First day of school 2020

Seadrift Instructional Aid Jessica Woolridge, left, and Seadrift Counselor Dana Durham take pre-kindergarten student Zailyn Rasmussen to get her temperature checked on the first day back at school Friday, Aug. 14. (Jared Van Epps/ Wave Photos)

Calhoun County ISD begins a new school year but under different circumstances.

The 2020-21 school year began with several students returning to school on set dates for orientation in face-to-face instruction, while some chose E-Learning Academy.

The last time students had a chance to see their teachers was in March, and teachers, staff, and the principal at CCISD have anticipated their students’ return.

“We have been anticipating this moment since last March, and everyone is super excited about having students back in the building.” HJM Principal Tiffany O’Donnell said.

Port O’Connor Elementary Principal Kelly Wehmeyer said she and her staff were “excited” to have the students back to school.

“We have really missed interacting with the children in person, and it was great getting to have them back in class, even if just for one day,” Wehmeyer said.

O’Donnell and Wehmeyer talked about the challenges that their schools face under the COVID-19 pandemic.

O’Donnell and HJM had to “completely” rebuild their master schedule for “the safety” of their “students and staff.”

“Although it has been a challenge, it is worth every ounce of sweat put into it in order to have students and staff back,” O’Donnell said.

One of the challenges that POC is “social distancing,” Wehmeyer said.

“Classroom size and keeping desks six feet apart, adjusting lunch times to allow the students to sit six feet apart, using our auditorium for some grade levels to eat lunch,” Wehmeyer said. “Teaching the students to stay six feet apart when walking in line, not being able to interact with each other in class, and not being able to work in small groups are just a few of the social distancing challenges we are facing.”

Masks weren’t a problem during the first day of school. Students came to their respective campuses with masks on when entering.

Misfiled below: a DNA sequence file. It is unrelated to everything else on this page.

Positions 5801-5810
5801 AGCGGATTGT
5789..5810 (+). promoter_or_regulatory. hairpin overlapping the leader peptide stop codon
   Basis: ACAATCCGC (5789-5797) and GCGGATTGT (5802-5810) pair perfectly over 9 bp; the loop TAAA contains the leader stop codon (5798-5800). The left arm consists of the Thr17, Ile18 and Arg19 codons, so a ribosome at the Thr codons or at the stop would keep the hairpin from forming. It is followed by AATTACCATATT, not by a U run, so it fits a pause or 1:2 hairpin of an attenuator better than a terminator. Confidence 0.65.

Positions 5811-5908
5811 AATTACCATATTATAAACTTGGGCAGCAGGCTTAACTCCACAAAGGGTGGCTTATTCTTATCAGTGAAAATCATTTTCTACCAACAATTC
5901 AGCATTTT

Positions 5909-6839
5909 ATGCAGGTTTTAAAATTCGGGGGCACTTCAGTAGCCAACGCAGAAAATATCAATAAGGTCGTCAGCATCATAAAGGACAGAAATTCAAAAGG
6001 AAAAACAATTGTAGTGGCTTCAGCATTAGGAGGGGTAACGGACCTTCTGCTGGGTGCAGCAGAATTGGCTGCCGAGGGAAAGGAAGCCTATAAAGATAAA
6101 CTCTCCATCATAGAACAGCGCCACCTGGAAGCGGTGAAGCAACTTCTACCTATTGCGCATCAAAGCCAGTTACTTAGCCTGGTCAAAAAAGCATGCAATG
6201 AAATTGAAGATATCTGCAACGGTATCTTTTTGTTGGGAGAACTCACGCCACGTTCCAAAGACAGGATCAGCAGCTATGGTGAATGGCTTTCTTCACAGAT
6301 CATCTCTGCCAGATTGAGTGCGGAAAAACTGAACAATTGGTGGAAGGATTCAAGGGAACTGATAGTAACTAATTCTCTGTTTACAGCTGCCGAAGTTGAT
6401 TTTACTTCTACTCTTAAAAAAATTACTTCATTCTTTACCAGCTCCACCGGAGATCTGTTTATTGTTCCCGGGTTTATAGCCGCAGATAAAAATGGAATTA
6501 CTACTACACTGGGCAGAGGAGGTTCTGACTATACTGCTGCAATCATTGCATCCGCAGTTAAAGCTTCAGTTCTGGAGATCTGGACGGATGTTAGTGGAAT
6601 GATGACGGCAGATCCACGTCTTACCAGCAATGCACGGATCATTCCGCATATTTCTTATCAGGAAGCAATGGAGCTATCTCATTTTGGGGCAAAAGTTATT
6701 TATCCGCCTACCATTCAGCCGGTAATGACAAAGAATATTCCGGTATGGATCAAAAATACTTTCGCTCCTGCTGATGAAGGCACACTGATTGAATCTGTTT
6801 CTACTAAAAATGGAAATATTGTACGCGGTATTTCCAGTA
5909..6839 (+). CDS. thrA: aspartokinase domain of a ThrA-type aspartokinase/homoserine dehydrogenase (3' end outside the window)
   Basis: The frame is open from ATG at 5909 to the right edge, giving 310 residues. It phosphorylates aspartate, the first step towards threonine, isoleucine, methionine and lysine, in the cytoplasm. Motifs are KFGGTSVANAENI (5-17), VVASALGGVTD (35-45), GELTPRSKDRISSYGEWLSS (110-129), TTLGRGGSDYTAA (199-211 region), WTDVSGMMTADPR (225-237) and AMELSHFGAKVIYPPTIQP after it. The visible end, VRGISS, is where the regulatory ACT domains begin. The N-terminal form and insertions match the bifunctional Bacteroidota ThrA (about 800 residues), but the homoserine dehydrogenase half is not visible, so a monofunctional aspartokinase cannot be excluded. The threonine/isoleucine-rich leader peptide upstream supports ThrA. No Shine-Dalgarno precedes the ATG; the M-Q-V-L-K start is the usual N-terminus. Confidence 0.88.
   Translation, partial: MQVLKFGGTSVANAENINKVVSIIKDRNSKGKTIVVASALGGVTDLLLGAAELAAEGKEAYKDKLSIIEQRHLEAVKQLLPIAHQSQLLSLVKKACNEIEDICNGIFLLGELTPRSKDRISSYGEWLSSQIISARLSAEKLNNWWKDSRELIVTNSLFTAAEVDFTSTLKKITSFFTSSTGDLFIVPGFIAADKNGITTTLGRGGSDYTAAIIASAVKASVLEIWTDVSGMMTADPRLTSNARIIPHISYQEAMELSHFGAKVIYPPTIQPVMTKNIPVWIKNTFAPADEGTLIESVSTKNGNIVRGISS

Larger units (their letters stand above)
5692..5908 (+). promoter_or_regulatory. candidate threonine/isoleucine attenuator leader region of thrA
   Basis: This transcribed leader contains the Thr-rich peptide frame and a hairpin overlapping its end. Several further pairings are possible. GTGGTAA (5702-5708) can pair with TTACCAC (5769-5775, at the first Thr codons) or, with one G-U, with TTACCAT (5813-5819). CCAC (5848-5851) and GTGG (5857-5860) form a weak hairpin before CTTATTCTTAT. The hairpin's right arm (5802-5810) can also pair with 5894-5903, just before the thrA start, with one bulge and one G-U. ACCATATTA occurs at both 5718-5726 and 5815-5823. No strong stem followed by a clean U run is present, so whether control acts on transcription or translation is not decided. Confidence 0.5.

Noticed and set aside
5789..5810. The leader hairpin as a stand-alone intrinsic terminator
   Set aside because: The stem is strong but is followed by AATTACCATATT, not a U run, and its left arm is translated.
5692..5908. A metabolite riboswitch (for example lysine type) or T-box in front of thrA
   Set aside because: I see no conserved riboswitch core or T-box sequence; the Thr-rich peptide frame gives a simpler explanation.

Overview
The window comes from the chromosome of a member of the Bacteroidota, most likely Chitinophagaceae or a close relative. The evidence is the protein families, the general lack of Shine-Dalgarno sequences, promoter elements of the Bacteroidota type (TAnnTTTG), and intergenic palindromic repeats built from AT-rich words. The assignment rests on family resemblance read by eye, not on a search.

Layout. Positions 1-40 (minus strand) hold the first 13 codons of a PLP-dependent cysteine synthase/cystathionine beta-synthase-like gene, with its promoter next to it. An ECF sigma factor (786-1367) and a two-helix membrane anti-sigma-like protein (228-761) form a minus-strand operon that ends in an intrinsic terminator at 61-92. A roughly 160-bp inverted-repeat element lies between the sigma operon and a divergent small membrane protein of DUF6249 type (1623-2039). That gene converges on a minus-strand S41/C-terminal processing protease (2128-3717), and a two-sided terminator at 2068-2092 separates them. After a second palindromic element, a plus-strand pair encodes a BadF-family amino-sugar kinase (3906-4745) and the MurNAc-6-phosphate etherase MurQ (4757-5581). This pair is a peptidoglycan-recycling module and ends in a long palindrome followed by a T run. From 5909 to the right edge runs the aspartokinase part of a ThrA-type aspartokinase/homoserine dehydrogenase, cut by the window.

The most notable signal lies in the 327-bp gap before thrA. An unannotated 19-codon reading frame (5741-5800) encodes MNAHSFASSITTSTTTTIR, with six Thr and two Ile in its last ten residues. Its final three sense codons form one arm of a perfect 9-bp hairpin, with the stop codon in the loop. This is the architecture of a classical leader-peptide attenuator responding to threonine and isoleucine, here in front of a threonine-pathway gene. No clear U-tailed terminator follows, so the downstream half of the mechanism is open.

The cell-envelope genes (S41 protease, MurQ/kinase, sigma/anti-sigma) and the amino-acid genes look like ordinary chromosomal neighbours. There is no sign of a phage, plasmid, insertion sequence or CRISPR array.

“During our orientation week, the kids did a great job wearing their masks,” Wehmeyer said. “We had some problems with the younger kids playing with their mask or the mask falling down below their nose, but other than that, it really was much better than we anticipated.”

O’Donnell and Wehmeyer talked about their preparation for reopening their campuses.

O’Donnell said, “flexibility is absolutely necessary” for her school, and she added as they start the new school year, her “faculty has done an amazing job making adjustments in order to meet the latest safety recommendations.”

One of the biggest lessons learned prepping for POC’s new school year is to be flexible, Wehmeyer said.

“Things change on a daily basis, and the district has kept us informed,” Wehmeyer said. “The teachers have been working tirelessly to prepare their classrooms to ensure our students will have a safe learning environment when they return to campus.”

Port O’Connor Elementary has been preparing for the first three weeks of online teaching, Wehmeyer said, “and making sure the students will be engaged and learning.”

“The district has gone above and beyond to ensure that we are prepared,” Wehmeyer said. “The district has been working with us on how to make our schedules work while maintaining social distancing throughout the campus.”

During the first week of school, the campuses staff was checking the temperatures of its staff and students.

The CCISD school board approved the purchase of thermal cameras in July’s meeting for the big four campuses (HJM, JR, Travis, and CHS) and temperature check devices for POC Elementary and Seadrift School.

O’Donnell and Wehmeyer talked about the temperature-measuring technology the board approved and making sure that each campus can reopen safely.

“Any measure that can be taken to help ensure the safety of our students and staff is worth the cost,” O’Donnell said. “We appreciate our school board and their constant support.”

Seadrift School used temperature tablets at their campus, while Port O’Connor used non-contact thermometers.

“Our teachers will take the students’ temperatures every day with a non-contact thermometer,” Wehmeyer said. “All guests, teachers, and staff will have their temperature taken the same way.”

Wehmeyer talked about what she is looking forward to in the new school year, and she said she’s looking forward to having the students back and is “excited to get to a ‘normal as possible’ school year.”

CCISD students who have chosen face-to-face instruction will return to campus Tuesday, September 8.